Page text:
A secret auditors' report detailing Deutsche BA's debts and losses has revealed that the company would have gone bankrupt last year, but for a cash bail-out from British Airways.

The report, compiled by Ernst & Young, was leaked to the German press. It states that the five-year-old company's debts would have forced it into bankruptcy in July 1996 had BA not extended DM340 million ($200 million) an interest-free credit line through to the year 2000. The German banks, which still hold 51% of the airline, did not participate in the financing.

The refinancing was required by debts which had mounted to DM277 million by the end of the 1995/6 financial year to March 1996. Although BA has admitted that its German arm was struggling with losses, the extent of the problems have never before been officially confirmed.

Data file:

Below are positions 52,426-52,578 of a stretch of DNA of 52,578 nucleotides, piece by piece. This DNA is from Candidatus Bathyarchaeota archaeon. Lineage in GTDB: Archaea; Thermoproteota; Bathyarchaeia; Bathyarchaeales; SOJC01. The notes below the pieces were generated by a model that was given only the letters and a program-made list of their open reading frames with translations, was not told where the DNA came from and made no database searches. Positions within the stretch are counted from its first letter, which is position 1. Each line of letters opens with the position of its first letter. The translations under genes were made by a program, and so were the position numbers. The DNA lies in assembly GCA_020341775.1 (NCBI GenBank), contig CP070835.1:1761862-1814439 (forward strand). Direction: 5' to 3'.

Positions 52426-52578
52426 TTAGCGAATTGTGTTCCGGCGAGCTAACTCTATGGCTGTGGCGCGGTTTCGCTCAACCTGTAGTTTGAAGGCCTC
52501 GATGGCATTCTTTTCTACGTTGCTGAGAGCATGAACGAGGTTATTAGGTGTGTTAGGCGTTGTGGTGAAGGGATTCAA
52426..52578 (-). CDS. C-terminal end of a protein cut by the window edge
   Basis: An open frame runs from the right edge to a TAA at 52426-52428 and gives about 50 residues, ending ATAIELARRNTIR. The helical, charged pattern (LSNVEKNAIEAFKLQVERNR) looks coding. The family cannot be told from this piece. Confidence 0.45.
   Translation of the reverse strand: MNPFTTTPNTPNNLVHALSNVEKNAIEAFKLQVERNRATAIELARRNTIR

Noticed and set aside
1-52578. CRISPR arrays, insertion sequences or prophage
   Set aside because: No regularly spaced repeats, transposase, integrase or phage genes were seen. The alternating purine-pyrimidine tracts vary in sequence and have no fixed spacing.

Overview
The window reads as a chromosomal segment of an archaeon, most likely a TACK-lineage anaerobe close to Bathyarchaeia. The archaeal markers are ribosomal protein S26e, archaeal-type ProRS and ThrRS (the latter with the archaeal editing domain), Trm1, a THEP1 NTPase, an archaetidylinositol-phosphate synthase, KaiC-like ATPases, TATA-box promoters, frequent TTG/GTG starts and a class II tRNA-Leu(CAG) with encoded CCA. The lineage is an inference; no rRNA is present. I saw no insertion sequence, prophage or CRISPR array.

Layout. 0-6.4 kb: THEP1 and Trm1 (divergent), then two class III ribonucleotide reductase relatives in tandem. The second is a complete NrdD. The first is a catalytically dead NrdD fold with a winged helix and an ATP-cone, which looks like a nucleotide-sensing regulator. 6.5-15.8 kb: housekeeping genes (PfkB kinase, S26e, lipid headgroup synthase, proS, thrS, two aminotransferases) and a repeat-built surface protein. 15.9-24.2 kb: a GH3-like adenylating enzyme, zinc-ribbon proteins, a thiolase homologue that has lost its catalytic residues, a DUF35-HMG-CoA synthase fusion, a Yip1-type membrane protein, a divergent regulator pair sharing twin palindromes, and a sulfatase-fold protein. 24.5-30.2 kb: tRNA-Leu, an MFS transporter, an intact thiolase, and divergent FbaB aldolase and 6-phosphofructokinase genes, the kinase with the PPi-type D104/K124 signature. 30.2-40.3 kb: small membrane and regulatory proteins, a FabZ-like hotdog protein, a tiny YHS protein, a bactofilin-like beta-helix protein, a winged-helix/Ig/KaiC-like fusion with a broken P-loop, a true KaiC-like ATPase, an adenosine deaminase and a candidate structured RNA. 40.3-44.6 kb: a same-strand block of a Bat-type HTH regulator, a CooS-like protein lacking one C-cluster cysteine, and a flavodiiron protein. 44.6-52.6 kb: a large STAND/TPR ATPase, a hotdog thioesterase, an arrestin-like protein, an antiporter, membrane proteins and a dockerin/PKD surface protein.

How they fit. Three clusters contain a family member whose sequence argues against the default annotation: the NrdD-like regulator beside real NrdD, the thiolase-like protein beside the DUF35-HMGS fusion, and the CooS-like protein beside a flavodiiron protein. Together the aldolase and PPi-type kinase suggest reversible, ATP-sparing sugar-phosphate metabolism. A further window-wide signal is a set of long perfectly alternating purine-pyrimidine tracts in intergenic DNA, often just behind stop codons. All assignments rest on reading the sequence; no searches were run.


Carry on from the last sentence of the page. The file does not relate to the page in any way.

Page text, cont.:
The airline also admits that it ended the latest 1996/7 year with a deficit of DM59 million, as its fierce fares war continues with arch-rival Lufthansa. Deutsche BA, however, says that the operating performance was satisfactory, pointing sales growth of nearly 6% to DM520 million and passenger numbers of 2.2 million.

The numbers are nevertheless well below earlier predictions, but Deutsche BA says that this is because of the radical changes during the past year, with the sale of the airline's turboprop fleet and the shutdown of five international routes in favour of an emphasis on internal German traffic.

The company denies that its predictions earlier this year of profit within 18 months are overoptimistic, saying that it is "convinced" that its revised strategy makes this possible.

Source: Flight International